ABA therapists incorporate this concept pretty well. I’ve talked with some BCBAs who say they use a 75% Mastered Skills to 25% New Skills ratio for their sessions. They don’t word it that way. I believe their term for this is “interspersal,” and for those of us who aren’t that familiar with the ABA lingo, it basically means mixing it up.
Is that new for you? It could be! Sometimes, without realizing it, an SLP may be working at a 10% Mastered Skills to 90% New Skills ratio, or worse! What kid – or adult, for that matter – do you know who likes for virtually everything new or hard? When we approach it this way, including only new targets that we’ve never, ever heard or seen a child do, it’s almost as if we’re setting a child up for failure. No wonder our little friends seem to get it “wrong” so much of the time when we’re working on brand new skills! No wonder we see so many frustrated kids!
You may be thinking how else you could do it if you’ve never thought about organizing sessions in this way before. It may be too dramatic of a change for you, and as an SLP, you may think you’re “wasting time” to include so many things a child can already do during precious therapy minutes. I get it and truth be told, I don’t adhere to a 75/25 ratio unless I KNOW a child needs that level of success to keep him engaged and trying.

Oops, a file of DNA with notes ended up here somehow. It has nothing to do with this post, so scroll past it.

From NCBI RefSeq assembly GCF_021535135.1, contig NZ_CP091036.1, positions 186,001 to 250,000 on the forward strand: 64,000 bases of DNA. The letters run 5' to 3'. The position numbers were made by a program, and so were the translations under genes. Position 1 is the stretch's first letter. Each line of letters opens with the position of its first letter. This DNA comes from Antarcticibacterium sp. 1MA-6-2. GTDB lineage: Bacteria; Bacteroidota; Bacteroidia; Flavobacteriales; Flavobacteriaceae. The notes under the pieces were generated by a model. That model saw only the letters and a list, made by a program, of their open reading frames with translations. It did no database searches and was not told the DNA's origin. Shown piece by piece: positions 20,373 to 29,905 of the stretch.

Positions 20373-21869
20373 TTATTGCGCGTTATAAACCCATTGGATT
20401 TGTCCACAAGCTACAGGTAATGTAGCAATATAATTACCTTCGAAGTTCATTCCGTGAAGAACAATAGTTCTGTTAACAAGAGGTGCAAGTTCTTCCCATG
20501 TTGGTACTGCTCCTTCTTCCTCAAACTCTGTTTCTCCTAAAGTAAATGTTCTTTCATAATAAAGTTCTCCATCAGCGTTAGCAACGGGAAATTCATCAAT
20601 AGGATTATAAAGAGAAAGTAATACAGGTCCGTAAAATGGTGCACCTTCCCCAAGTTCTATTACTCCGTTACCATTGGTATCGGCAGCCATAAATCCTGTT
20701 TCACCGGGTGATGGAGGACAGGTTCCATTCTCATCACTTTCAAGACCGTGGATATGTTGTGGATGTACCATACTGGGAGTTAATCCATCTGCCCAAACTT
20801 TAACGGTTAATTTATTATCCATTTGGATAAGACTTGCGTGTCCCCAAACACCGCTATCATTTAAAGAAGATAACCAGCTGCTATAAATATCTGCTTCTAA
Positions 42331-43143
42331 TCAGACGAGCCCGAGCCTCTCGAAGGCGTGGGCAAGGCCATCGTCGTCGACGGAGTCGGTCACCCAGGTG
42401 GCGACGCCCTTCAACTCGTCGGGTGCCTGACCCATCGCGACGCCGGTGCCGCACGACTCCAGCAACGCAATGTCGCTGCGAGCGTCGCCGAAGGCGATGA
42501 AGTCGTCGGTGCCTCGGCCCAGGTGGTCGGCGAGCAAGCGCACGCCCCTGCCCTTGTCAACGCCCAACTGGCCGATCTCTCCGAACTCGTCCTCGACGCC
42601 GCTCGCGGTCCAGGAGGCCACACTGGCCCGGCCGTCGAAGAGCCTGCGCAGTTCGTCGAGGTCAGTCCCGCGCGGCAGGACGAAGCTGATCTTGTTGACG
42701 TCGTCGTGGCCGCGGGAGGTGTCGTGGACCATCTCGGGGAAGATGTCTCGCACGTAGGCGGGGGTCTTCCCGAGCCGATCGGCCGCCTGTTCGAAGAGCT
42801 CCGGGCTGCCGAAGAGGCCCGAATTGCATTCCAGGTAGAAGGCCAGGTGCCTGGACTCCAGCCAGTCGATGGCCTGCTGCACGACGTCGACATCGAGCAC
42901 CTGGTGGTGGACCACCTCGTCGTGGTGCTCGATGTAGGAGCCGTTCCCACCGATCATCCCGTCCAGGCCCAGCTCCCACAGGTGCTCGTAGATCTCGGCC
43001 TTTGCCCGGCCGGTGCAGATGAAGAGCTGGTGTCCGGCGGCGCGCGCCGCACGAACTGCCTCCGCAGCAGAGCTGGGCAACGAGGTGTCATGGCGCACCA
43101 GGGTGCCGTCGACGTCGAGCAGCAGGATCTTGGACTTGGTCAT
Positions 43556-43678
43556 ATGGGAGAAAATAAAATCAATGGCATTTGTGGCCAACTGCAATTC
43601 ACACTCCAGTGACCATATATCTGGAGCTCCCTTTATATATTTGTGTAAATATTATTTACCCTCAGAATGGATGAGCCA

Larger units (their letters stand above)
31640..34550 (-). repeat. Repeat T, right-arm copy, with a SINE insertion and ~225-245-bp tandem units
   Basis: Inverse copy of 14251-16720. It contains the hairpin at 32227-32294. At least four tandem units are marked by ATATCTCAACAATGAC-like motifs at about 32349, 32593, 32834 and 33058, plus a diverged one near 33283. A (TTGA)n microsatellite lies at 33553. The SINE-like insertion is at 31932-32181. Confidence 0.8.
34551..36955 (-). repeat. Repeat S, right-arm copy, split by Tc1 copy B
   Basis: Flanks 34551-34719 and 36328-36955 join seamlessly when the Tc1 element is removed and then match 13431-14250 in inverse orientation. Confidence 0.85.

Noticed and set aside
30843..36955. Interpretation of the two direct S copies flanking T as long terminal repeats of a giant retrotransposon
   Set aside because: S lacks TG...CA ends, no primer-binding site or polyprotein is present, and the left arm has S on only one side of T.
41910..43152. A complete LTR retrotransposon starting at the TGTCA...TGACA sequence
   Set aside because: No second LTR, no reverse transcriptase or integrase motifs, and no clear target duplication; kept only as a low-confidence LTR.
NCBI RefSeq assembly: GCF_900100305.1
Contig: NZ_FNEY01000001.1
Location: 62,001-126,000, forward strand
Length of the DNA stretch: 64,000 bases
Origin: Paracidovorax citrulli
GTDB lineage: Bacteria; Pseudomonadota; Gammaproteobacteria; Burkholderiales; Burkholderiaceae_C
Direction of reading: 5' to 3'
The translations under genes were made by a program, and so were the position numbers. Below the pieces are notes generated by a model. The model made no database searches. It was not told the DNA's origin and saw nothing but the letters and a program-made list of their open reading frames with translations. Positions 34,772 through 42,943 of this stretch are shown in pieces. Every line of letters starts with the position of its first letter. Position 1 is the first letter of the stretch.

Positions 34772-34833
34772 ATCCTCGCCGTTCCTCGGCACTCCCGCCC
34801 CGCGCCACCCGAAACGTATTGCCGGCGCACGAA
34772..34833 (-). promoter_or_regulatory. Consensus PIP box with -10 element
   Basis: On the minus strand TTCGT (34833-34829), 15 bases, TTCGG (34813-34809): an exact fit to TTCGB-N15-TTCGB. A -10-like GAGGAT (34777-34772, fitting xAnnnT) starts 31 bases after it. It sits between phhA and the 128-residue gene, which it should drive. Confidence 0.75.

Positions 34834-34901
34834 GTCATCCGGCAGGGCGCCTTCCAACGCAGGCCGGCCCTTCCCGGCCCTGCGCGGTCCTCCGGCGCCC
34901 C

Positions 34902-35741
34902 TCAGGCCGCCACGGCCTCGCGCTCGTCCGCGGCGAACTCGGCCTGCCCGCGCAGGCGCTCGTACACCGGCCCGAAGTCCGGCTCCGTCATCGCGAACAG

But if you’re like me and you’re always looking for better ways of doing things, give this a try! Here are some simple ways you can incorporate this principle when it matters most:
- Always begin a session, particularly those first several sessions, with something you KNOW a child can do. If you’re working on words, pick a word he says spontaneously and consistently. Use this as your target for the first few trials. This “primes his pump,” so to speak, and gets him ready to respond correctly. If you’re working on signs, select an established sign to begin the session. If social interaction is your goal, play his favorite games first so you’re likely to elicit the responses you want to see, and then introduce newer games.